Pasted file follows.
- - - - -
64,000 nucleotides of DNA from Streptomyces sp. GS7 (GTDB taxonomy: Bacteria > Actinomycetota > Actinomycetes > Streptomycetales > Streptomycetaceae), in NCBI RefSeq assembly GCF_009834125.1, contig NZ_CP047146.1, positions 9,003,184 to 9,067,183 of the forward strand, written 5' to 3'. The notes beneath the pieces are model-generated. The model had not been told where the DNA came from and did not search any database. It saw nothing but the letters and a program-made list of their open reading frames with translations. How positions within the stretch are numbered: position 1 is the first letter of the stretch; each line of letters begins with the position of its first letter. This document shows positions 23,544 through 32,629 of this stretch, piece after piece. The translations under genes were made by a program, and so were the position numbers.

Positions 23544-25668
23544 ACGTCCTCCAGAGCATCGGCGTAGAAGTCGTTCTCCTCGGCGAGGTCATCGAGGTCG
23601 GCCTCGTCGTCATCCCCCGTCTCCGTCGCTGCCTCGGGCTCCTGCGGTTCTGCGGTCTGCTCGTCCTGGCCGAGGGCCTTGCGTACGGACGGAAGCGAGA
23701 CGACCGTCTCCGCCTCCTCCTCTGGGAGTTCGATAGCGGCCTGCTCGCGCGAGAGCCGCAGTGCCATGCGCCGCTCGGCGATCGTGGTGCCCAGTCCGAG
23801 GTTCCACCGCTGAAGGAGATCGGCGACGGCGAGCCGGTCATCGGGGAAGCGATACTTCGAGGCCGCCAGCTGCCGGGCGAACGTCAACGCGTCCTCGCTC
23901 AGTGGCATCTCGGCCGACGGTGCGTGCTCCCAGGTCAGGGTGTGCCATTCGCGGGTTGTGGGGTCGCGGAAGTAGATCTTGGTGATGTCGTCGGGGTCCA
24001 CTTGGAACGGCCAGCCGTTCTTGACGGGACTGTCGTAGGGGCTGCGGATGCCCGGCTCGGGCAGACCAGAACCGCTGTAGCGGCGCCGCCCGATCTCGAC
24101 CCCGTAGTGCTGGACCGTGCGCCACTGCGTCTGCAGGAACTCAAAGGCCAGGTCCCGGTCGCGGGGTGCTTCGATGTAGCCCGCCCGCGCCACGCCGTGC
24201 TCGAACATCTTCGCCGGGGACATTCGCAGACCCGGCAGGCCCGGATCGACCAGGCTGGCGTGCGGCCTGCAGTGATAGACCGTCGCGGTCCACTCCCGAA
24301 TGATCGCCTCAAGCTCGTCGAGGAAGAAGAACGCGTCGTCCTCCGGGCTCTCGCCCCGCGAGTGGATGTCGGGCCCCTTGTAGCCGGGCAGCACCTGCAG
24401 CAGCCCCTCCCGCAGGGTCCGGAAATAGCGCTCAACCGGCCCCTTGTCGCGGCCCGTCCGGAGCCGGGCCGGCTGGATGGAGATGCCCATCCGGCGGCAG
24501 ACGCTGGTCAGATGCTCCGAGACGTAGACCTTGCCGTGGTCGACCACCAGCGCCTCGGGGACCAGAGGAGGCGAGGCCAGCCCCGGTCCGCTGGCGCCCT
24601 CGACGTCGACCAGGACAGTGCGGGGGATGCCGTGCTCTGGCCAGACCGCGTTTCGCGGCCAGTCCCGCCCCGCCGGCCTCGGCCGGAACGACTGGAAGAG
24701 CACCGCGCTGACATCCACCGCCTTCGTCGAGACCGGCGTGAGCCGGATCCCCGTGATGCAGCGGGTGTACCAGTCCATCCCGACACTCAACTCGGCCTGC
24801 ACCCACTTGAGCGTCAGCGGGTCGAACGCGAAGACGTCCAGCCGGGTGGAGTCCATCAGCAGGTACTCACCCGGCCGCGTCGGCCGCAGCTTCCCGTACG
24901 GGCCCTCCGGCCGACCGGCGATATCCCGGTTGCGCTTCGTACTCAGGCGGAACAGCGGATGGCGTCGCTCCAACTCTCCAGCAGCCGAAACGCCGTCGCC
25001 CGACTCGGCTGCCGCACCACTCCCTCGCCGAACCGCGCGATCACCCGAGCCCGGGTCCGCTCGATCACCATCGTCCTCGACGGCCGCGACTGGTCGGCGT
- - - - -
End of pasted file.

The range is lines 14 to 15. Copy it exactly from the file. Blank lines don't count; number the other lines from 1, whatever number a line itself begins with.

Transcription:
24601 CGACGTCGACCAGGACAGTGCGGGGGATGCCGTGCTCTGGCCAGACCGCGTTTCGCGGCCAGTCCCGCCCCGCCGGCCTCGGCCGGAACGACTGGAAGAG
24701 CACCGCGCTGACATCCACCGCCTTCGTCGAGACCGGCGTGAGCCGGATCCCCGTGATGCAGCGGGTGTACCAGTCCATCCCGACACTCAACTCGGCCTGC